Geography plays a major role in politics and voter behavior. Genevieve Atwood, an Adjunct professor of geography at the University of Utah says in geography, everything is connected to everything else. Dr. Atwood grew up in Utah and served in the Utah House of Representatives from 1974 – 1980. She also served as Utah State Geologist and Director of the Utah Geological Survey from 1981 – 1989. She began teaching at the University of Utah in 1993 and is also the Chief Education Officer of educational non-profit Earth Science Education.
Atwood argues that geography is not just capitols and names of places.
“Those of us who enjoy geography enjoy elections in a different way.  There are five great themes in geography: Location, place, interactions, movement, and regions.
Location – Utah is in “red” country politically. Our neighboring states generally vote Republican. We are far from the coasts. Place – This can be thought of as “location with an attitude.” Places have meaning. The meaning of the West changes through time, from John Wayne in the 1950s to Robert Redford and A River Runs Through It. 
Interactions – Geography is about intersections – social, economic, environmental. It’s about geology and politics and culture. All of these interact to shape voter behavior. Movement – There’s a saying in rural Utah: ‘Put a nickel on the street in any town in Utah and it rolls to Salt Lake.’ Movement covers the push and pull factors of people, ideas, and money. Salt Lake is the economic engine of the state,” explained Atwood.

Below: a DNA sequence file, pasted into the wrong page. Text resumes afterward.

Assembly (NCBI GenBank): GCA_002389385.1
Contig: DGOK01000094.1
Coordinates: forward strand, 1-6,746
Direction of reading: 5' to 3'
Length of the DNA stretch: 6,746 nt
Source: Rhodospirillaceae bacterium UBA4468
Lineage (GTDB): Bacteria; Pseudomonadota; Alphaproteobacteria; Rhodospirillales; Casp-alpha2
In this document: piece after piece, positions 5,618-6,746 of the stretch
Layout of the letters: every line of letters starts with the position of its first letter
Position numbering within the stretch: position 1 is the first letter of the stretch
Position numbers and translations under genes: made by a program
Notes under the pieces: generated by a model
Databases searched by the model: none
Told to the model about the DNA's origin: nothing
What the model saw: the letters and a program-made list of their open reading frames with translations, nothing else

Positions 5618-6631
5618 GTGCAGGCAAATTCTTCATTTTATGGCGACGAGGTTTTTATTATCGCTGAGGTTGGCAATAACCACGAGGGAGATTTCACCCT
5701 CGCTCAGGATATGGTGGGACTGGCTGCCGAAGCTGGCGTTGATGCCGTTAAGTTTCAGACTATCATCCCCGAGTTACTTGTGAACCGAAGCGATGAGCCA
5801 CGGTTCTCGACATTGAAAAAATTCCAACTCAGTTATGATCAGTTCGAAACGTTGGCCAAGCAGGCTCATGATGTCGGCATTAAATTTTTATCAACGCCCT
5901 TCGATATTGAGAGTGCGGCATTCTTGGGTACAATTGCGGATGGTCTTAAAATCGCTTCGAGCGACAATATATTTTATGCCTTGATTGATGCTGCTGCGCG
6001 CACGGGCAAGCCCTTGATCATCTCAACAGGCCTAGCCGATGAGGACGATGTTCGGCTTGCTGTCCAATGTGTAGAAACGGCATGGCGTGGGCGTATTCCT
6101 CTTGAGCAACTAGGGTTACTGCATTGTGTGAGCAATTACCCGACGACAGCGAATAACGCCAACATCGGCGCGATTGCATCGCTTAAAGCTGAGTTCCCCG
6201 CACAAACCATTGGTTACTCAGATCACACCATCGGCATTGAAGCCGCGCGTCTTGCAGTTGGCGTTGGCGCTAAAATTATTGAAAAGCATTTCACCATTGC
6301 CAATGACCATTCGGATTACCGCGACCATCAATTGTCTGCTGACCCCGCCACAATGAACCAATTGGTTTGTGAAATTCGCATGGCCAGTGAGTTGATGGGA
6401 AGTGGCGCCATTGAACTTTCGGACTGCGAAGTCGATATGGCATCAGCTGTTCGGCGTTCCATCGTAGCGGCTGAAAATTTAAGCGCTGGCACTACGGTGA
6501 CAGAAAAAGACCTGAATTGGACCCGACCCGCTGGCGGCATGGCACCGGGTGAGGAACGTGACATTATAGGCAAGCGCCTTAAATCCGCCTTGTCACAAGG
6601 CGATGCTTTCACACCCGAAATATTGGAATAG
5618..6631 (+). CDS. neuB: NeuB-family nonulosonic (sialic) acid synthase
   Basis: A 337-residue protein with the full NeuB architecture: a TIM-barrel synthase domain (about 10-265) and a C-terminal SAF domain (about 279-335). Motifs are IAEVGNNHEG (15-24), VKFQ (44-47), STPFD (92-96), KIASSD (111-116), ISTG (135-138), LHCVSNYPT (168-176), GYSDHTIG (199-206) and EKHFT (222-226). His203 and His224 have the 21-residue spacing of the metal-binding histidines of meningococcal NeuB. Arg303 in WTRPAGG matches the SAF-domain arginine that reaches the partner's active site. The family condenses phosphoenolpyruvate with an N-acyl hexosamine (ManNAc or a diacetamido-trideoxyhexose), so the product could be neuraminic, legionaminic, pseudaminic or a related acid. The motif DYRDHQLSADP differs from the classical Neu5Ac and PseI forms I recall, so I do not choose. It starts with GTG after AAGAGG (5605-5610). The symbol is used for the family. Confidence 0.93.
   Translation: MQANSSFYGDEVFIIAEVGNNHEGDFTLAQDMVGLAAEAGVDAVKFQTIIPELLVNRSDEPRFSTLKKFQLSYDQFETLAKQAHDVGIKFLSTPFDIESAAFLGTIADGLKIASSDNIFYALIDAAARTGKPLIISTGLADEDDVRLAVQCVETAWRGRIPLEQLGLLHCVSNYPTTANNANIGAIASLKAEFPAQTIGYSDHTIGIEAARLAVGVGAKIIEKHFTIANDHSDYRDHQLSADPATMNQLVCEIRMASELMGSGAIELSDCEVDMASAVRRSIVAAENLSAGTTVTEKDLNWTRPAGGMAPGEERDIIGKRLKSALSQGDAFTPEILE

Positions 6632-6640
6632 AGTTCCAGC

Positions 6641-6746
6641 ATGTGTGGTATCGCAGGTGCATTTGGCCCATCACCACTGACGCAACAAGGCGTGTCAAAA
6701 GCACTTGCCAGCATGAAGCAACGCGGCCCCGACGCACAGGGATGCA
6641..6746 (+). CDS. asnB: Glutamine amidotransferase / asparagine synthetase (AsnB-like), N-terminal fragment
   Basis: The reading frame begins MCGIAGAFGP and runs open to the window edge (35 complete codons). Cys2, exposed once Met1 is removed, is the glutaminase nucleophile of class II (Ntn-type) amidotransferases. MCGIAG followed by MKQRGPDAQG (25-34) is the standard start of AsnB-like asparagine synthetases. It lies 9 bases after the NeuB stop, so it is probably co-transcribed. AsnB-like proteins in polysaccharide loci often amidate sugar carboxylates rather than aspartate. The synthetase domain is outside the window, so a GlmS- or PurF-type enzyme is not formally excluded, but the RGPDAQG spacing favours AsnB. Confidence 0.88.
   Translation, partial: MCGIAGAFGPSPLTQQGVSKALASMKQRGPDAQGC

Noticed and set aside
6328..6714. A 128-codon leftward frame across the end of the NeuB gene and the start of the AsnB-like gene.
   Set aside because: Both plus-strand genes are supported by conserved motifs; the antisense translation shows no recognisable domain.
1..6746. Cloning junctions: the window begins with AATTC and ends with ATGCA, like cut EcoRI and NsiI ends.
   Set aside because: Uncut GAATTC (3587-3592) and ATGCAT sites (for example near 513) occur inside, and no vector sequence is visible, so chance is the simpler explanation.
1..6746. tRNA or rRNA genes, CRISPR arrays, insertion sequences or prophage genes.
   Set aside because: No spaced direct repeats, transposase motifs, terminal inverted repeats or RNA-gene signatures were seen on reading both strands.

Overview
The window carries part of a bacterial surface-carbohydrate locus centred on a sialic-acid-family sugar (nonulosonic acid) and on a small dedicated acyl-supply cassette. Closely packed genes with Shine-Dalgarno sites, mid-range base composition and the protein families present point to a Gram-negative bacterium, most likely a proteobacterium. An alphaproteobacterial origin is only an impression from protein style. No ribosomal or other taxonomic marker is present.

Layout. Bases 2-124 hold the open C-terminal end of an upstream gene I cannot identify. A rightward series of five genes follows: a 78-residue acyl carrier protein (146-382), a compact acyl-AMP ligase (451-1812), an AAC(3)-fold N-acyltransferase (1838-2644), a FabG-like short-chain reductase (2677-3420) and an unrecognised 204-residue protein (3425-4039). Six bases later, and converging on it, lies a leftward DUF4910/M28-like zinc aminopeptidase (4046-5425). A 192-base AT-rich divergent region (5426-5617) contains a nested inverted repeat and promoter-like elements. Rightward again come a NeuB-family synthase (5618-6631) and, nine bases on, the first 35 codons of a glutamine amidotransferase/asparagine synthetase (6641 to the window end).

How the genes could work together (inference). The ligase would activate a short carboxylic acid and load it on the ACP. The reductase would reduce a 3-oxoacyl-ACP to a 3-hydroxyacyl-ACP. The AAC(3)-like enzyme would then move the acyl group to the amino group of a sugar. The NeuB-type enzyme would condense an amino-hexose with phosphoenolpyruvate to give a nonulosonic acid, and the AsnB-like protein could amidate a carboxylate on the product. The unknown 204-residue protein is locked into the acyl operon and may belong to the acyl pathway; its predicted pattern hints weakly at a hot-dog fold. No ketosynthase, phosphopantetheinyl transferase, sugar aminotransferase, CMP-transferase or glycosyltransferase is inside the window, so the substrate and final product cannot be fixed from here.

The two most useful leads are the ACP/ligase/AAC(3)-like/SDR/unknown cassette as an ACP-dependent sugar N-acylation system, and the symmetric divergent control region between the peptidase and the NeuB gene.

Another factor is regions. This could refer to political regions, cultural regions or economical regions. Eastern Utah’s coal industry shapes their perception of a “war on coal.”
“Mineral, water, and energy resources have influenced Utah politics, particularly in the past. In the 1930s up until the 60s, Utah tended to vote Democratic. During those decades, federal projects were bringing a lot of money into the state. Then things changed. Watergate and the issues of nuclear fallout in Southern Utah hurt that trust with the government. They say that the currency of business is money and the currency of politics is trust,” Dr. Atwood explained.
Culture is another factor that impacts elections. If we look at a map of how Utah counties voted in the 2008 presidential election, only three counties went to Obama. And if you look at a map of LDS population percentages by county, you see that those three counties had around 50% or lower LDS population. So it’s not just resources, it’s also cultural regions.
Dr. Atwood says she has no predictions about how geography might influence this year’s voting and is fascinated by whatever happens!
“It’s easier to explain the past than predict 2016. Most voters vote against a candidate rather than for a candidate. This year there seems to be general patterns of discontent. The discontent differs in Utah rural regions from Utah’s urban regions. I predict that will make a difference, especially in rural areas,” she added.